09.03.30: Matching Storm

Today overall has been a really good day. It has had its moments, but I suppose that is what learning is about. We started out the morning with a brief meeting with both classes together to go over some logistics and make sure that everyone had everything they needed. We then broke up into our respective classes and got started. Our class is very small, only about 11 people total, from all sorts of backgrounds, though most are fairly new to the program.
We started out the day with an overview of what the week is going to look like and the various topics for each day. We met the other instructor for the course, Kristi, and she is very nice. She made an executive decision to not play the name game (whew!) per the usual routine and decided that since we were such a small group, and she was reading the group as wanting to be more intimate than usual, we each got a chance to introduce ourselves and tell a little bit about how we found Parelli and what our goals were for the course. I was pleased that we did that because I like to get to know people a little better than just a name, and it was fun to hear everyone's stories.
The topic for the day was prey/predator relationships and the first three of the seven games. We started out by defining the differences between predators and prey animals. I didn't always agree with all of the criteria (I believe that natural predators (i.e. wild animals, not humans) are focused on the survival of the fittest, as are prey animals. In general when an animal is sick or injured the rest of the members of that species do not concern themselves over the animal. There are a few select exceptions. But then in nature few "rules" are 100% true). We moved on to discuss the first three games: Friendly, Porcupine and Driving and how to apply them and their purpose and intent. The large part of this information is review for me, but the advantage is in hearing it again and then getting to apply it to Storm rather than a horse that I will only have to leave later. We did get to watch a cute clip from Madagascar in which the lion is showing himself off to the clan of lemurs (I think that's what they were...) and suddenly realizes that he is a predator and begins to see every other animal as a little steak, and then ends up biting his zebra friend on the butt. He becomes very confused and can't figure out why he is doing this since he has never had the chance to really be a wild lion. The clip was a fun way to look at the reality of nature and how it can be challenging to be something that you aren't. We talked about way in which we can help be less predatory for our horses in order to help separate that prey/predator barrier.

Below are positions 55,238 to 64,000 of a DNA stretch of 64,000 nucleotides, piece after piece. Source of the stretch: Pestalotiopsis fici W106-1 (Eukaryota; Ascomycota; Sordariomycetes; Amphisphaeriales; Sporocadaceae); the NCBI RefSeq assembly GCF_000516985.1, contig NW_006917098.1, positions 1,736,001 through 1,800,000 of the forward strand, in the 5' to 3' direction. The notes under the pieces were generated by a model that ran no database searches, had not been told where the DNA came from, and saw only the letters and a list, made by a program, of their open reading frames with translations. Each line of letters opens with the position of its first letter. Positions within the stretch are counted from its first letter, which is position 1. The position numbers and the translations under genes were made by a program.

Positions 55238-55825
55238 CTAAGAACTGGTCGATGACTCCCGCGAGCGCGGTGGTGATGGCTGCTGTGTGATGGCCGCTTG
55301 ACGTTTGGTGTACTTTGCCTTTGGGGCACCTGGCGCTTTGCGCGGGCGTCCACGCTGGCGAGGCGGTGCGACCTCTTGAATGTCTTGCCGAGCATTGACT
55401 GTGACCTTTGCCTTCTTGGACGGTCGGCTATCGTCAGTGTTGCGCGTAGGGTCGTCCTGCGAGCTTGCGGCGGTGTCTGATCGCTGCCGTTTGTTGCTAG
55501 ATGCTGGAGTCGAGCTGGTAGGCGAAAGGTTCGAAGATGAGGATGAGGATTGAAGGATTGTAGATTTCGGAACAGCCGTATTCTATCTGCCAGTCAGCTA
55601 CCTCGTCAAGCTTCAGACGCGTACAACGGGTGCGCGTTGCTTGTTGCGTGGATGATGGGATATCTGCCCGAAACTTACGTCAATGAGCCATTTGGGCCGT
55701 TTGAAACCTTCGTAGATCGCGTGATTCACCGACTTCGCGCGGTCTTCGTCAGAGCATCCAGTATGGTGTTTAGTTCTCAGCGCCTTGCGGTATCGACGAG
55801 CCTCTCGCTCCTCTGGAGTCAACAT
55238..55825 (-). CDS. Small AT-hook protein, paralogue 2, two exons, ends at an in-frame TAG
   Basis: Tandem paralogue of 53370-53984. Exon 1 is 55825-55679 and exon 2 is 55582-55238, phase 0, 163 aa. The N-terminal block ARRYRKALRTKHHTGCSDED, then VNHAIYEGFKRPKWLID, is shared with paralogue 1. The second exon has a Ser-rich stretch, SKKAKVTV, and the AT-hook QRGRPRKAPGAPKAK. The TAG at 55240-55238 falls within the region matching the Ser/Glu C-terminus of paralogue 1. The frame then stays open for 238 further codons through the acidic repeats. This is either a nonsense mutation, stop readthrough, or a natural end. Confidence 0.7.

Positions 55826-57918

When we finished our discussion and went out into one of the playgrounds to watch Julia do a demonstration of the first three games with her horse Rita. She reiterated that the general focus of the week would be to help use the games as tools to improve trailer loading. Having a horse that is confident loading and playing in and around a trailer is a large achievement and exemplifies confidence and trust in the relationship. She played with Rita using the first three games, and demonstrated how she could use the trailer as just another obstacle and toy. After she did that, we broke up into groups and played with the concepts with "Conga Horses" for practice. My little Conga Horse was very good, and did not give me any trouble, which is nice in a way, but also a little boring since doing everything right is not much of a challenge. I think I am in a bit of a different situation with this course because I feel like I am one of the ones that is further along in some of the theory than many of the other students. In the courses in Colorado I felt very much like a beginner, and I find that I am missing some of those "experts" that participated in the courses because of the terrific feedback that they were able to give. It was a unique situation to be taking classes along side instructors and other very advanced people and all learning the same topics at different levels. This situation is different, and I miss some of that advanced feedback right now.
We finished up with our Conga Horses and chatted for a few minutes before she released us for lunch. Lunch was pretty good, the usual lodge fair, turkey pie, chicken fingers, tofu rice, the salad bar, chicken soup and corn. By that time I had worked up an appetite.
After lunch I went and checked on Storm and got ready to get started. At 3:00 we were due to have our "focus groups" for the day. The focus group is something new that they have started since the two week courses. They realized that students needed more support and "suggestions" of concepts to work on, so they have provided the focus groups to offer tasks to work on. The focus group that I chose for the day was working on the Figure 8 Pattern. I already was familiar with it, but I figured that more practice would be helpful.